Applications where this is important include principal component analysis (PCA), stepwise conditional transforms (SCT), minimum-maximum auto correlation factors (MAF) and projection-pursuit multiple transformation (PPMT) (Silva & Deutsch, 2018).

GMMs have been integrated in MI by Silva & Deutsch (2018) to build the conditional distributions from which to draw the imputed samples. This improves the accuracy of the imputed values and reduces the computational expense of alternatives such as kernel density estimation (Barnett & Deutsch, 2015; Silva & Deutsch, 2018).

## Clustering

Clustering is a class of unsupervised machine learning techniques for grouping objects based on their similarities. Common techniques include hierarchical, partitioning, model-based and probability density-based methods (Saxena et al., 2017). GMMs can be used as a probabilistic density-based method for clustering. The Gaussian components are fit to the available data and discrete classes (clusters) are assigned based on the maximum likelihood of points belonging to each component (Martin, 2019; Sarkar, Melnykov, & Zheng, 2020; Saxena et al., 2017; Zhang, 2021).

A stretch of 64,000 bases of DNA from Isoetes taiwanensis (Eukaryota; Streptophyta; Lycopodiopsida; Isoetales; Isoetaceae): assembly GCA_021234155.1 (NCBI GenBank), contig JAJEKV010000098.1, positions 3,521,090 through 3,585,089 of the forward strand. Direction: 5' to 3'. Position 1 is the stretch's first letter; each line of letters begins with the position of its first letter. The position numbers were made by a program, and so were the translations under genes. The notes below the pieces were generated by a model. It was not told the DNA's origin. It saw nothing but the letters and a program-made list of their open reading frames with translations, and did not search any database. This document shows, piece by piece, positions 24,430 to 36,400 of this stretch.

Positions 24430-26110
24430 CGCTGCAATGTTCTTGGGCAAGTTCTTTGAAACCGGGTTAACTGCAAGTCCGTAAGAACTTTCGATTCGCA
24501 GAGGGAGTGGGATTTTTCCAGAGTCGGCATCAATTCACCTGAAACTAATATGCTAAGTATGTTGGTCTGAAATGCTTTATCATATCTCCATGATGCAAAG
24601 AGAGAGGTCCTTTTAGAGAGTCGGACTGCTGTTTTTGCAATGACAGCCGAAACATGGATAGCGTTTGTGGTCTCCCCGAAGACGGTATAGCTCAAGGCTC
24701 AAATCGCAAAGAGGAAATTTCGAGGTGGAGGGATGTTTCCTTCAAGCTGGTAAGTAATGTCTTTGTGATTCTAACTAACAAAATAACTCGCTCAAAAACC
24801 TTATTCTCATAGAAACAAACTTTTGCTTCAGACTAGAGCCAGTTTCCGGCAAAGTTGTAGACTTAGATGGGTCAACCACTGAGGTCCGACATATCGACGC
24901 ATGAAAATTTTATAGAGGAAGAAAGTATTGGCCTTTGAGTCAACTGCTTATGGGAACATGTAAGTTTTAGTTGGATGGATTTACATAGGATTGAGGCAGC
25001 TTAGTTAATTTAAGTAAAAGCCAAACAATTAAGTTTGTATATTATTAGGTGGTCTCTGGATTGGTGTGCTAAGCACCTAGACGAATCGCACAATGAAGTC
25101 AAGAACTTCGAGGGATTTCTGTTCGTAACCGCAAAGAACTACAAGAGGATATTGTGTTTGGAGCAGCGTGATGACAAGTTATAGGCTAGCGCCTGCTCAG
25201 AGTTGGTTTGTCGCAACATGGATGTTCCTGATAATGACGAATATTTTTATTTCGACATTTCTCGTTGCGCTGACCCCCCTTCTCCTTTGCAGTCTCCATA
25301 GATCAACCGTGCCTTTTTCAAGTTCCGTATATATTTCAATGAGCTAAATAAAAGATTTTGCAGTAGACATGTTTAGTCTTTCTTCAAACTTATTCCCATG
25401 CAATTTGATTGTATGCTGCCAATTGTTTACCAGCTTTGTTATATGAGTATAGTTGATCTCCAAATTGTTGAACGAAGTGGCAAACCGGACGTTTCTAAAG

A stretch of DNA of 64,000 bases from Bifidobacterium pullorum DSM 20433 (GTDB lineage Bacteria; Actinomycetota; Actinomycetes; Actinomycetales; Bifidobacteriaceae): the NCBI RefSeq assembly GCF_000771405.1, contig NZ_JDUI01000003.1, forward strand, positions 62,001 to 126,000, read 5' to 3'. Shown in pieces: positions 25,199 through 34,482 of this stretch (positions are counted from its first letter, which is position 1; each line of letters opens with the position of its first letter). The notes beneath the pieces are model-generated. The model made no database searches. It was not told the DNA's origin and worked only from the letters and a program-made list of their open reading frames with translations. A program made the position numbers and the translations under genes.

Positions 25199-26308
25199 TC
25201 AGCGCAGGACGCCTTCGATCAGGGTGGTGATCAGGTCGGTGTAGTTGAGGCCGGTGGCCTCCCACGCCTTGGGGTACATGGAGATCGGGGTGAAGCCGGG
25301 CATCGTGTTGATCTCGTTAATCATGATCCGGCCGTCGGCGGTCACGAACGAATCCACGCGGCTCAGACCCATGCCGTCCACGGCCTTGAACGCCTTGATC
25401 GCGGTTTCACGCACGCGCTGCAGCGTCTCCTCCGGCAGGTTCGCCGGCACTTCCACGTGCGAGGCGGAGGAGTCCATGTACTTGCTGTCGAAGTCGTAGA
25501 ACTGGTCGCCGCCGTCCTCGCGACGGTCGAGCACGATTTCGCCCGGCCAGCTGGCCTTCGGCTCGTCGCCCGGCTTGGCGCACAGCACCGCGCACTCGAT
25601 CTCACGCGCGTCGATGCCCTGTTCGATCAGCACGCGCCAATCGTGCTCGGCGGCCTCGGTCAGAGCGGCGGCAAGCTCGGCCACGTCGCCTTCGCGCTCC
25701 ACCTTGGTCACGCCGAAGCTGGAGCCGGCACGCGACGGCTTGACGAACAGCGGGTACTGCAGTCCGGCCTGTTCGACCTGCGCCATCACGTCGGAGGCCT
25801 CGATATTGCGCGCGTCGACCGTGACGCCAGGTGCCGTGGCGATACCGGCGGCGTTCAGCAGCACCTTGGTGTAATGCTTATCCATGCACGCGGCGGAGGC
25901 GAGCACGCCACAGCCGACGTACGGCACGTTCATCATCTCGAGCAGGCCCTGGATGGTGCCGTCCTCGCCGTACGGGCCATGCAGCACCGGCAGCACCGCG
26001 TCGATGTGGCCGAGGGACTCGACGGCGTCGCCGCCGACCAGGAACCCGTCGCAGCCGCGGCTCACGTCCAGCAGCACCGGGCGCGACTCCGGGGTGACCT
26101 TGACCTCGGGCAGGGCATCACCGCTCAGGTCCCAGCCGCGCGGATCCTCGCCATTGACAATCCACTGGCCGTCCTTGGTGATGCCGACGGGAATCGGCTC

A porphyry gold-copper deposit is used to demonstrate the use of GMMs for clustering geological data sets. The 3-D map and the bivariate relationships are shown below. The optimal number of clusters for this dataset is also tested using the BIC and LRT metrics, which can be seen in the following interactive figure. It displays the location of the varying assigned clusters as the number of components change. GMM clustering considers the anisotropy in the data through the covariances; simple Euclidean clustering would always give isotropic *‘blob-like’* clusters. The GMM’s clusters strong anisotropies are visible in interactive figure below, especially for a higher number of components, say between 6 and 8.